Colombia beat Brazil 1-0 last night in the Copa América, Los Cafeteros’ first win over the South American giants since 1991. But instead of the impressiveness of the feat (and Brazil’s continued struggles) taking center stage, the kerfuffle that broke out after the final whistle has overshadowed the game.
In the video above, you can see the controversial incidents. Right as the game ended, a frustrated Neymar booted the ball into the back of Pablo Armero. (Lest you wonder where some of this animus stemmed from, don’t forget that it was Colombia’s Juan Zúñiga who cracked Neymar’s spine last summer.) When Jeison Murillo came up to confront him about it, Neymar weakly headbutted Murillo. Seeing this, Carlos Bacca came from behind Neymar and shoved him, before the other players on both teams amassed around the players and pretty much broke things up. As Neymar made his way back to the locker room, the referee came over and showed him a red card. The ref then made his way over to Bacca and did the same.
Neymar had already received a yellow card in the game, his second of the tournament, and thus was set to miss Brazil’s third and final group stage match. Today, Copa América officials announced that the Brazilian will be suspended an additional game because of the red card.
On one hand, this kind of sucks, even if it was deserved. There’s a great chance Brazil either fail to make it out of their group (out of the three groups, the top two teams advance, as well as the best two third-place ones; in Group C, Brazil, Venezuela, and Colombia all sit on three points ahead of Peru with zero, though Venezuela and Peru don’t play their second group match until tonight) or are bounced in the first knockout round since they’re pretty much garbage without Neymar. Watching Neymar lift a bad Brazil team by practically doing everything himself was one of the primary appeals of the Copa, and now we might not see it happen anymore.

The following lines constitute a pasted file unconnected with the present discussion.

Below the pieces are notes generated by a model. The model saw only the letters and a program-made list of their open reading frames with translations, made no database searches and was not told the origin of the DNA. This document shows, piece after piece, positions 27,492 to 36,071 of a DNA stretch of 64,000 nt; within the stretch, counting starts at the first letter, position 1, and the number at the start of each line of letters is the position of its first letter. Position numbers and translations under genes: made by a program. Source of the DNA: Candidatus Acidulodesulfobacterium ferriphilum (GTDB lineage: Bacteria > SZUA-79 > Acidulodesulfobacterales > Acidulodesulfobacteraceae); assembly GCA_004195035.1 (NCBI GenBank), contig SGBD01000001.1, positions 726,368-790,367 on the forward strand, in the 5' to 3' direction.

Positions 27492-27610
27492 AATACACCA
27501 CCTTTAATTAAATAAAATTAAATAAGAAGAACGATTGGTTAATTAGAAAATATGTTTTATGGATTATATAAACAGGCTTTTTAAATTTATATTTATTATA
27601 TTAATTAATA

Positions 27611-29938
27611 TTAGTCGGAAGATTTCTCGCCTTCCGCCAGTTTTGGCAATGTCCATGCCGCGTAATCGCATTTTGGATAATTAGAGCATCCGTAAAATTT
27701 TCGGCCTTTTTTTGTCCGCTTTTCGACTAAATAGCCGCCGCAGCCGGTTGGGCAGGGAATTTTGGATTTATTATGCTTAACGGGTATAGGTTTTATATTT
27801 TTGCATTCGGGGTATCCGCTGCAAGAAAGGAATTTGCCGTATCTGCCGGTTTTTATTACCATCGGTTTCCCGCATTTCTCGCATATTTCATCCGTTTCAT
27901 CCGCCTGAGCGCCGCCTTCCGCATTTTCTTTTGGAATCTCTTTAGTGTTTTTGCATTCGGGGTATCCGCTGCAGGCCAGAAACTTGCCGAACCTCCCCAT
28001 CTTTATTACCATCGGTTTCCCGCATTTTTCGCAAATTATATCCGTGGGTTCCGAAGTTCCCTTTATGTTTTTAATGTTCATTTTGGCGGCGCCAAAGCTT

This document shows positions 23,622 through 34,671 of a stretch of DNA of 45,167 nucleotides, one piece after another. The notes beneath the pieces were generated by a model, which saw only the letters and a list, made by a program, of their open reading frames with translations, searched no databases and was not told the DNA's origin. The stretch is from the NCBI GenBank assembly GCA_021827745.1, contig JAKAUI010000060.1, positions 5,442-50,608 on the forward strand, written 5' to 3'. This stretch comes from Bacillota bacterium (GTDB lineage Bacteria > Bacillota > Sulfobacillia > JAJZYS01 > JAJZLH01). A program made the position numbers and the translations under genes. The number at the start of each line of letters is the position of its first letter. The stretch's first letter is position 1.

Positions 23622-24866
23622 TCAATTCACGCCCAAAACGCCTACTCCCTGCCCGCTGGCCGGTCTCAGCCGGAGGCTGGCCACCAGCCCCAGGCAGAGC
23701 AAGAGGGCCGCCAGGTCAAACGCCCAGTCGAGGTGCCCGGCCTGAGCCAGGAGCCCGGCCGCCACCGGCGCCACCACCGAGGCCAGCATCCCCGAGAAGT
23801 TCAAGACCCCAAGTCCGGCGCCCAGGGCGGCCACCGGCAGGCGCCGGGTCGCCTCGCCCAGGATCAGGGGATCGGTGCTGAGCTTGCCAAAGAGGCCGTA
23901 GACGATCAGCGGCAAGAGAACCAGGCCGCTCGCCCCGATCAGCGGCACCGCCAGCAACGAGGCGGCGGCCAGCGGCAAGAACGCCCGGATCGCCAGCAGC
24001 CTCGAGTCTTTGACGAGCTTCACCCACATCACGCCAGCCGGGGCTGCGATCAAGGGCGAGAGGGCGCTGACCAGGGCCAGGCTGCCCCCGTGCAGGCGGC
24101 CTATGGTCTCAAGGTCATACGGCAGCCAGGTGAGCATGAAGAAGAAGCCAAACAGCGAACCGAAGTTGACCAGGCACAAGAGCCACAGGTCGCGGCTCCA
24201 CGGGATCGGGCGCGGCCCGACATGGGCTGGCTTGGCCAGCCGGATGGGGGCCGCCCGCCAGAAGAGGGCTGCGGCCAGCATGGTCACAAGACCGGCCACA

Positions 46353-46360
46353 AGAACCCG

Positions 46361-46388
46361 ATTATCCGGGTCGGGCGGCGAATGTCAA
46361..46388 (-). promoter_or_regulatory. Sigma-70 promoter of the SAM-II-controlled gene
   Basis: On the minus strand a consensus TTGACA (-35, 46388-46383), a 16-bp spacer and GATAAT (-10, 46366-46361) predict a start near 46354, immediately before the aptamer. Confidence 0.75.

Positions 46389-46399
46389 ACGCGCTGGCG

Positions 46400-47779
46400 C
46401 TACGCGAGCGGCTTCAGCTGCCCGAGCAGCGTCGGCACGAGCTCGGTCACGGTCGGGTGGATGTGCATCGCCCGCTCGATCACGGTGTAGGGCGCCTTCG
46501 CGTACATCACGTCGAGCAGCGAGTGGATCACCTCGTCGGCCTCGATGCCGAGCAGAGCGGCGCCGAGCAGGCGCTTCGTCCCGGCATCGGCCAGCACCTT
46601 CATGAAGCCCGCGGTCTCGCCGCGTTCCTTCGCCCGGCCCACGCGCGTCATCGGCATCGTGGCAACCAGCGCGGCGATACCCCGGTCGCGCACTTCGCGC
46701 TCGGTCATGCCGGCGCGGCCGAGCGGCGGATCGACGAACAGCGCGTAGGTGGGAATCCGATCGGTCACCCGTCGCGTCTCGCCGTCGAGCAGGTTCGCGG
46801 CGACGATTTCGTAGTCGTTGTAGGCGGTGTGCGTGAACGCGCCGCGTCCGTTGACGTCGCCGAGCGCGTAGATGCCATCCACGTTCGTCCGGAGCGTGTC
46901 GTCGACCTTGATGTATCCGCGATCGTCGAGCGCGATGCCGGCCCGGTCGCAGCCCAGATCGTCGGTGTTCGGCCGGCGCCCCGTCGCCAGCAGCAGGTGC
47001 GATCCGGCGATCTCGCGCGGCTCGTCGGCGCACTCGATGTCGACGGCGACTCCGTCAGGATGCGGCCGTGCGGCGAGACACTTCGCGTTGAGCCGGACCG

On the flip side, another high-profile flame-out, this time under the leadership of Dunga, could be just what Brazil need to can his ass and try to address some of the structural problems keeping them from reaching their potential. Or at least it might persuade them to hire a manager more interested in empowering his players to go and attack the opposition’s goal rather than attacking their legs.